1
$\begingroup$

Sometimes when i put a wet plate on a flat-solid-slick surface the plate will begin to move after some slight initial rest. what law(s) of physics explains this rare phenomena? is it just hydroplaning?

$\endgroup$
1
  • 1
    $\begingroup$ Please clarify your specific problem or provide additional details to highlight exactly what you need. As it's currently written, it's hard to tell exactly what you're asking. $\endgroup$
    – Community Bot
    Jan 18, 2023 at 18:49

1 Answer 1

0
$\begingroup$

if you place the plate on a wet surface, you trap a cushion of air under it. the water under the plate begins to evaporate into the trapped air, increasing its volume slightly. The expansion lifts the plate just out of solid contact with the countertop but leaves a continuous ring of water all the way around the plate rim, preventing the expanding air from escaping. now the plate is floating almost frictionlessly on the trapped bubble of air and the slightest perturbation will cause the plate to slide sideways.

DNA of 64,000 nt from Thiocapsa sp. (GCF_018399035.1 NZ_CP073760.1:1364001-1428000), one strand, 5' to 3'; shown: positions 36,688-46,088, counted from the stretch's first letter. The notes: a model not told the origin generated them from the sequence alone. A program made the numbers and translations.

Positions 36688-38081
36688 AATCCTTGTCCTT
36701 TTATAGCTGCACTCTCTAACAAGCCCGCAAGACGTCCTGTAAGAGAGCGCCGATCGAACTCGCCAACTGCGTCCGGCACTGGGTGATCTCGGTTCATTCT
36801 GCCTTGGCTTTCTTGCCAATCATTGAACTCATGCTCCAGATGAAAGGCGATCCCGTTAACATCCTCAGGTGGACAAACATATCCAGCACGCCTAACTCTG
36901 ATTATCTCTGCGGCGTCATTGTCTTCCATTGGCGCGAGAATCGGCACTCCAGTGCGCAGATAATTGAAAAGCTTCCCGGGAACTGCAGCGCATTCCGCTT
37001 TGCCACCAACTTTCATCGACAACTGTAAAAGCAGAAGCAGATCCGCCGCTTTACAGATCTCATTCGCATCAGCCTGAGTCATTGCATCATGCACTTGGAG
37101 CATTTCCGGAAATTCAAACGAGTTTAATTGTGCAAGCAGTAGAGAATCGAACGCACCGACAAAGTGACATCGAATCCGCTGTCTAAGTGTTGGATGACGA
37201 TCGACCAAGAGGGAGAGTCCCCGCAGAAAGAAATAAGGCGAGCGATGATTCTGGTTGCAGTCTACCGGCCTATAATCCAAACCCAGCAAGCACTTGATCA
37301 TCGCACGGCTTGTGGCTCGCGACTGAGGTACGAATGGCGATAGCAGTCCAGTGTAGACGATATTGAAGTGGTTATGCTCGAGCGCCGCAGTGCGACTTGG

This principle is used to gently move huge pieces of machinery. Here you place a huge soft rubber cup under the machine and blow air into the space between the cup and the floor. the machine lifts up just until air starts to hiss out the gap between the lip of the cup and the floor, at which time you can push on the machine with your hand and set it to slide like a hockey puck even though it weighs several tons. As long as you keep pumping air into that space, the machine will continue to float on that air cushion and you can easily move it anywhere you want on the floor- even up a ramp and into a truck or onto a fork lift platform.

$\endgroup$
1
  • $\begingroup$ ok, let me get straight. if the table surface is wet and i put a plate on it, then air get trapped between the plate and the surface. the water is pushed outward toward the rim? the plate is gliding b/c air is under it? $\endgroup$
    – blue_ego
    Jan 18, 2023 at 20:38

Your Answer

By clicking “Post Your Answer”, you agree to our terms of service and acknowledge you have read our privacy policy.

Not the answer you're looking for? Browse other questions tagged or ask your own question.